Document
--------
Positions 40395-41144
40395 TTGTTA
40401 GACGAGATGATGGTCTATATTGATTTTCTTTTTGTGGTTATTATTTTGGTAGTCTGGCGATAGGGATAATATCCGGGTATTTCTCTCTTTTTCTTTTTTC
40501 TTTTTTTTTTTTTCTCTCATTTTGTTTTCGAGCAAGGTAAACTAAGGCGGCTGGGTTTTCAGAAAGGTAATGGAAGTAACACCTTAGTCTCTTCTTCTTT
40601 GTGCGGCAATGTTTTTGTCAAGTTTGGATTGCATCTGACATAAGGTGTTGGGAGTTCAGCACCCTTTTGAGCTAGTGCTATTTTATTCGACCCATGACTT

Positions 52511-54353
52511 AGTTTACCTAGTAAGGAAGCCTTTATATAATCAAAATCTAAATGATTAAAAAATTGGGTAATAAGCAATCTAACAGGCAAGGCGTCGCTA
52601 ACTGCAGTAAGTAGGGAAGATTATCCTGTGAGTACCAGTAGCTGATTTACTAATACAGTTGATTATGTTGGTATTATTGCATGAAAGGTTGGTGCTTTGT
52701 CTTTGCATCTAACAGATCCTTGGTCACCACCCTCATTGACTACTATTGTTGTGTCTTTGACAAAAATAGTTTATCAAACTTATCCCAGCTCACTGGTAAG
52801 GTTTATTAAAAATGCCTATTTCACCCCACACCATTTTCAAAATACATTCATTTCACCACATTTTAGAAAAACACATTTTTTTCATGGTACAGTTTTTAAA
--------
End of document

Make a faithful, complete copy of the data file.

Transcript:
Positions 40395-41144
40395 TTGTTA
40401 GACGAGATGATGGTCTATATTGATTTTCTTTTTGTGGTTATTATTTTGGTAGTCTGGCGATAGGGATAATATCCGGGTATTTCTCTCTTTTTCTTTTTTC
40501 TTTTTTTTTTTTTCTCTCATTTTGTTTTCGAGCAAGGTAAACTAAGGCGGCTGGGTTTTCAGAAAGGTAATGGAAGTAACACCTTAGTCTCTTCTTCTTT
40601 GTGCGGCAATGTTTTTGTCAAGTTTGGATTGCATCTGACATAAGGTGTTGGGAGTTCAGCACCCTTTTGAGCTAGTGCTATTTTATTCGACCCATGACTT

Positions 52511-54353
52511 AGTTTACCTAGTAAGGAAGCCTTTATATAATCAAAATCTAAATGATTAAAAAATTGGGTAATAAGCAATCTAACAGGCAAGGCGTCGCTA
52601 ACTGCAGTAAGTAGGGAAGATTATCCTGTGAGTACCAGTAGCTGATTTACTAATACAGTTGATTATGTTGGTATTATTGCATGAAAGGTTGGTGCTTTGT
52701 CTTTGCATCTAACAGATCCTTGGTCACCACCCTCATTGACTACTATTGTTGTGTCTTTGACAAAAATAGTTTATCAAACTTATCCCAGCTCACTGGTAAG
52801 GTTTATTAAAAATGCCTATTTCACCCCACACCATTTTCAAAATACATTCATTTCACCACATTTTAGAAAAACACATTTTTTTCATGGTACAGTTTTTAAA